FIELD OF THE INVENTION
The present invention relates generally to a semiconductor plating method and apparatus. More particularly, the present invention is directed to a method and apparatus that creates a differential between additive adsorbed on a top surface of a workpiece and additive adsorbed within a cavity portion of the workpiece using an external influence to enhance plating of a conductive material in the cavity portion of the workpiece.
BACKGROUND OF THE INVENTION
There are many steps required in manufacturing multi-level integrated circuits (IC). Such steps include depositing conductive and insulator materials on a semiconductor wafer or substrate followed by full or partly removal of these materials using photo-resist patterning, etching, and the like. After photolithography, patterning and etching steps, the resulting surface is generally non-planar as it contains many cavities or features such as vias, lines, trenches, channels, bond-pads, and the like that come in a wide variety of dimensions and shapes. These features are typically filled with a highly conductive metal material before additional processing steps such as etching and/or chemical mechanical polishing (CMP) is/are performed. Accordingly, a low resistance interconnection structure is formed between the various levels/sections of the IC.
Copper (Cu) is quickly becoming the preferred material for interconnections in ICs because of its low electrical resistively and high resistance to electro-migration. Electrodeposition is one of the most popular methods for depositing Cu into the features on the substrate surface.
As can be expected, there are many different designs of Cu plating systems that have been used in this industry. For example, U.S. Pat. No. 5,516,412 issued on May 14, 1996, to Andricacos et al. discloses a vertical paddle plating cell that is designed to electrodeposit a film on a flat article. Next, U.S. Pat. No. 5,985,123 issued on Nov. 16, 1999, to Koon discloses yet another vertical electroplating apparatus, which purports to overcome the non-uniform deposition problems associated with varying substrate sizes. Further, U.S. Patent No. 5,853,559 issued on Dec. 29, 1998, to Tamaki et al. discloses an electroplating apparatus that minimizes waste of the plating electrolyte and accomplishes high recovery of the electrolyte.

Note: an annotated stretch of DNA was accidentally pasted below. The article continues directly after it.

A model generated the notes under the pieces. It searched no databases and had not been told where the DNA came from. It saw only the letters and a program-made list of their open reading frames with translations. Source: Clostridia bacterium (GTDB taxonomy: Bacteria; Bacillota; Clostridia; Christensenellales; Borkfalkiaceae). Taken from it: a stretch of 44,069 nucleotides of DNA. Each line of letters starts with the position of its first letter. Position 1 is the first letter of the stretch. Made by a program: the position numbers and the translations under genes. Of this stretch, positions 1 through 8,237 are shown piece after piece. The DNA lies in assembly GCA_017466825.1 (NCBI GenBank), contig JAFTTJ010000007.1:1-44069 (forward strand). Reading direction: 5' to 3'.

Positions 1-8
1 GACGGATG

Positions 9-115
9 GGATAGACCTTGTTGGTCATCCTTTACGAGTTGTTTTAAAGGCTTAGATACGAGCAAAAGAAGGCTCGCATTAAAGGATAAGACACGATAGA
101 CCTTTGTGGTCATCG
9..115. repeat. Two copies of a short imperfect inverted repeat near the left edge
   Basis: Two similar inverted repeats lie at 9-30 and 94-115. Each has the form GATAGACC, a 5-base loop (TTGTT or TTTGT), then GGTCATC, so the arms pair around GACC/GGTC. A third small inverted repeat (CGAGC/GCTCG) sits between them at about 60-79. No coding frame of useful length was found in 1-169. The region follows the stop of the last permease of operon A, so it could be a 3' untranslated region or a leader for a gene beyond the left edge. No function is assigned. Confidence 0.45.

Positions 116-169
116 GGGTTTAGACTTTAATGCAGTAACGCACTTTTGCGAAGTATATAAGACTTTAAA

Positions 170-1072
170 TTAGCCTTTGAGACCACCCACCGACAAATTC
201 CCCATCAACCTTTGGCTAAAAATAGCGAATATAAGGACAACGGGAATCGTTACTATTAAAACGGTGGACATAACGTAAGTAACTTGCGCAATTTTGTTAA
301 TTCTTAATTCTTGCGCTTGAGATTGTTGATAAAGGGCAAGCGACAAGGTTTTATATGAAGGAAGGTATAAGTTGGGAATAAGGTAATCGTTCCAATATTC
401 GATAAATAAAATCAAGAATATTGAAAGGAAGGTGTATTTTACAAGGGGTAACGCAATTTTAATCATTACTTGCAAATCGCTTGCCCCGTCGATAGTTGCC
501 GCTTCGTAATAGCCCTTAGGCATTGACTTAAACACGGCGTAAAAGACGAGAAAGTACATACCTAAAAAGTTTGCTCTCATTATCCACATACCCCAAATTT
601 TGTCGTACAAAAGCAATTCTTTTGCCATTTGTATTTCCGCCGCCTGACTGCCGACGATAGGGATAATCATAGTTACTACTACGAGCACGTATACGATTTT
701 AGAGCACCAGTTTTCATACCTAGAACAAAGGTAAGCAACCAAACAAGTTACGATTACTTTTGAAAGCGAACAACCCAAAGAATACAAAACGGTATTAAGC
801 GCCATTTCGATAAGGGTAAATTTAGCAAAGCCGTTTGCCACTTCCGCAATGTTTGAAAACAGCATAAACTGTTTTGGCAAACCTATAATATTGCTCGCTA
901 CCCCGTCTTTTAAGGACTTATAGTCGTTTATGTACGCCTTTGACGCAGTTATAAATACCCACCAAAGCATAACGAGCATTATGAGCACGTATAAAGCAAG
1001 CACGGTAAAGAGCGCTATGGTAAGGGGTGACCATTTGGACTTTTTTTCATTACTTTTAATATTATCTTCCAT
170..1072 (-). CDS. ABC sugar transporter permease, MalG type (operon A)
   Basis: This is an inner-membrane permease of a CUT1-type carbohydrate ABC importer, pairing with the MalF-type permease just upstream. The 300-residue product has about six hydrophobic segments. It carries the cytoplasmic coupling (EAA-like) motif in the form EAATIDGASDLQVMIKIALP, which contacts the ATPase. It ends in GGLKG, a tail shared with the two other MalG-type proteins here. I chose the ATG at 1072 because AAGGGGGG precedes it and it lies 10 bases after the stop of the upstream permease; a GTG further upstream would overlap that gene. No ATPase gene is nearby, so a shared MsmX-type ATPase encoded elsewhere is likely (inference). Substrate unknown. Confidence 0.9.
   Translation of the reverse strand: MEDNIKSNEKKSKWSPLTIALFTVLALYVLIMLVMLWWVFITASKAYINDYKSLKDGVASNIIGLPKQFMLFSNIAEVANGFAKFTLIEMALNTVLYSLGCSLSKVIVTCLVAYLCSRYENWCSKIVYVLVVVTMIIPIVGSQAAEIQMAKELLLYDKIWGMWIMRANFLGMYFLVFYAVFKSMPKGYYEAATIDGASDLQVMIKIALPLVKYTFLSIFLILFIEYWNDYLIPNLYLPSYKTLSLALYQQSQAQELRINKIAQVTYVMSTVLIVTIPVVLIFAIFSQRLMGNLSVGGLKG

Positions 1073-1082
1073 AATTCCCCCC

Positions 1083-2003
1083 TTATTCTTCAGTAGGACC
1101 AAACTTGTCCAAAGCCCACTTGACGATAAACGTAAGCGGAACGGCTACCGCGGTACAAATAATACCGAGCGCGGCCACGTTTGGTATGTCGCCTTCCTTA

During the Cu electrodeposition process, specially formulated plating solutions or electrolyte are used. These solutions or electrolyte contain ionic species of Cu and additives to control the texture, morphology, and the plating behavior of the deposited material. Additives are needed to make the deposited layers smooth and somewhat shiny.
There are many types of Cu plating solution formulations, some of which are commercially available. One such formulation includes Cu-sulfate (CUSO4) as the copper source (see James Kelly et al., Journal of The Electrochemical Society, Vol. 146, pages 2540-2545, (1999)) and includes water, sulfuric acid (H2SO4), and a small amount of chloride ions. As is well known, other chemicals can be added to the Cu plating solution to achieve desired properties of the deposited material.
The additives in the Cu plating solution can be classified under several categories such as suppressors, levelers, brighteners, grain refiners, wetting agents, stress-reducing agents, accelerators, etc. In many instances, different classifications are often used to describe similar functions of these additives. Today, solutions used in electronic applications, particularly in manufacturing ICs, contain simpler additives consisting of two-component two-ingredient packages (e.g., see Robert Mikkola and Linlin Chen, “Investigation of the Roles of the Additive Components for Second Generation Copper Electroplating Chemistries used for Advanced Interconnect Metallization”, Proceedings of the International Interconnect Technology Conference, pages 117-119, Jun. 5-7, 2000). These formulations are generically known as suppressors and accelerators.
Suppressors are typically polymer formulated from polyethylene glycol-PEG or polypropylene glycol-PPG and is believed to attach themselves to the substrate surface at high current density regions, thereby forming a high resistance film and suppressing the material deposited thereon. Accelerators are typically organic disulfides that enhance Cu deposition on portions of the substrate surface where they are adsorbed. The interplay between these two additives and possibly the chloride ions determines the nature of the Cu deposit.
The following figures are used to more fully describe the conventional electrodeposition method and apparatus. FIG. 1 illustrates a perspective view of a cross-section of a substrate 3 having an insulator 2 formed thereon. Using conventional etching techniques, features such as a row of small vias 4 a and a wide trench 4 b are formed on the insulator 2 and the substrate 3. In this example, the vias 4 a are narrow and deep; in other words, they have high aspect ratios (i.e., their depth to width ratio is large). Typically, the widths of the vias 4 a are sub-micron. The trench 4 b, on the other hand, is typically wide and has a small aspect ratio. In other words, the width of the trench 4 b may be five to fifty times or more greater than its depth.